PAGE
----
Colin Clark: What makes the Dakar so epic

DirtFish's man on the ground is loving his time at the Dakar, and the rally hasn't even started yet

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Yes I know, you’ve heard it many many times before – but the Dakar truly is epic. But up until yesterday, I didn’t really understand the half of what makes this event more than epic, but I do now. The rallying hasn’t even started yet and it’s the scale of the whole operation that quite literally stops you in your tracks.

Now, this is taking me a little while to get used to, but in cross-country rallying what we as traditional rallyists would call the service park is known as the bivouac, the literal definition of which is “a temporary camp without tents or cover, used especially by soldiers or mountaineers”.

Apply that to the opening bivouac of the event, Sea Camp here in Yanbu, and there’s one gloriously obvious issues – there are tents here, quite probably thousands of tents. And my goodness me, if you’re a fan of sleeping under the stars in the great outdoors then this place is your Mecca. It’s not just the number of tents that’s impressive, it’s the incredible variety and ingenuity that strikes you.


There are tents that are effectively canvass covered beds, tents that are mounted on top of service trucks, Audi have tents on top of their Q5s, inflatable tents, a lot of folk seem to have those instant pop up festival tents, there’s even a crop of tents that look like something from a sci-fi movie. Are you getting how epic all this is?

But why so many tents you might ask? Well, we’re miles from anywhere and when the event does eventually start we’ll be even more miles from anywhere! Hotels aren’t an option, and neither is spending hours each evening erecting your sleeping quarters.

Time is your biggest enemy, there just isn’t enough of it. And that is why we see so many ingenious sleeping solutions. What is it that say? Necessity is the mother of invention – well that’s exactly what we’re seeing here and it’s epically impressive.


Tent envy is also very real, and I have it big time.

I mentioned that there could be thousands of tents here, that’s a guess obviously. I could go out and count them but to be honest that would be a job for more than just me alone. You see, this site is vast, it’s like a pop-up town has just magically materialized in the middle of nowhere.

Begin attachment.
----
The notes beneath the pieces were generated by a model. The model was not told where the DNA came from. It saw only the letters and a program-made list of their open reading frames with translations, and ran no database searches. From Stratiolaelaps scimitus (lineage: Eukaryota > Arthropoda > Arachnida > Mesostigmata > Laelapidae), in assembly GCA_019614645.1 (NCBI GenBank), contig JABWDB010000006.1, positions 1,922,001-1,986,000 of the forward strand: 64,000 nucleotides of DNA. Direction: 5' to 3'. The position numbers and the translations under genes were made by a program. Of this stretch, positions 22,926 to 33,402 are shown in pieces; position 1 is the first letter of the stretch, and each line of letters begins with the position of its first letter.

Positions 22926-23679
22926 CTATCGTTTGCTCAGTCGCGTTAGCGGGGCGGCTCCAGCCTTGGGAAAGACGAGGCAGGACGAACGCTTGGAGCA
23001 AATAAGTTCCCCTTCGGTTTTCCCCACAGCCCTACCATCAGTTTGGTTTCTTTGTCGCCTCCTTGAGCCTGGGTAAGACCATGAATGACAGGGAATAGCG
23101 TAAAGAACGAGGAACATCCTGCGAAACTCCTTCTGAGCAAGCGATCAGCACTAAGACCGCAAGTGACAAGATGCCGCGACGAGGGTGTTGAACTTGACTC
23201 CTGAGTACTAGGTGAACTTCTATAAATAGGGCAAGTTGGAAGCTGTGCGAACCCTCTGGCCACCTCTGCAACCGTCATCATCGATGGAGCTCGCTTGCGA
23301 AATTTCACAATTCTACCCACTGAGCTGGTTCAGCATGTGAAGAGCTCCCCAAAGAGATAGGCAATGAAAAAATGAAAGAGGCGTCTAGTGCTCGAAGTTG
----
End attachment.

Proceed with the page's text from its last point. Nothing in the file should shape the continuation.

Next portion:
To give you an idea of scale, the largest WRC service park would very comfortable fit into the quietest, most tucked away little corner of this place. But then again, it has to be big – there are 450 vehicles competing here and to house all those competitors, their service crews, the organizers, us media luvvies and all the supporting services takes space – lots of it.

When I arrived here early in the morning, the place was a little quiet, it was 6am in the morning mind you, I then ventured out on a bit of a recce just after lunch and the transformation was incredible. Crews were piling into the bivouac. There must have been five kilometers of all sorts of rally traffic waiting patiently to enter. Cars, bikes, trucks, trailers – so much color and so much excitement.


Yep, you guessed, it was epic.

I’ve left the best of my epic analogies to the end though. Here’s another saying that you’ll be familiar with: “An army marches on its stomach”.

Well, you could very easily same the same about a Dakar. And when Uber Eats and Dominoes takeaways aren’t an option someone has to work out just how to feed this hungry army of rally folk.

And hats off to whoever that person is, on the evidence of two days of making the most of the catering tent, they are doing the most incredible job.

Faced with having to provide upwards of 2000 meals a sitting, you would be forgiven for thinking that the service and the quality of the offering would suffer – well not here.

I joined the end of the dinner queue which stretched al the way through the catering area and out the front doors and fully expected to be waiting hours for my food. You now how it is normally, catering queues move impossibly slowly – half a step forward, wait, two steps forward, wait some more, almost without fail they are the slowest moving, most frustrating queues known to man.

Well not this one, I had to practically run to keep up with it! Two minutes after joining the back of the queue I was being served a generous dish of the tastiest seafood stew I’ve had in along time. It was totally delicious.

How they feed so many people, so efficiently and with such good quality food is more than impressive – yep, it’s epic!

A quick word here for our wonderfully hospitable Saudi hosts. The catering miracle is down to their love of offering the best hospitality – its very much in their DNA.

And so I’ll end this little ode to epicness by mentioning the sanitation facilities here. Anyone who’s has had the misfortune to camp out at a music festival will know just how difficult it is provide decent ablution and toiletry facilities for the masses.

And if I’m being honest, that was one of my biggest reservations about this whole camping malarkey. I can put up with inflatable roll mats that deflate during the night (it happened), I can even cope with having to use my DirtFish jacket as a pillow.

But what I’d find very difficult to deal with are festival-esque loos and showers.

But I needn’t have worried, once again our Saudi host have gone above and beyond and provided row after row of what I can only describe as luxury portaloos and showers.

Can I call this epic? Well it’s my article so yes and it’s fair to say the loos and ablutions facilities are just yet another example of the epic ness of the Dakar!

Words:Colin Clark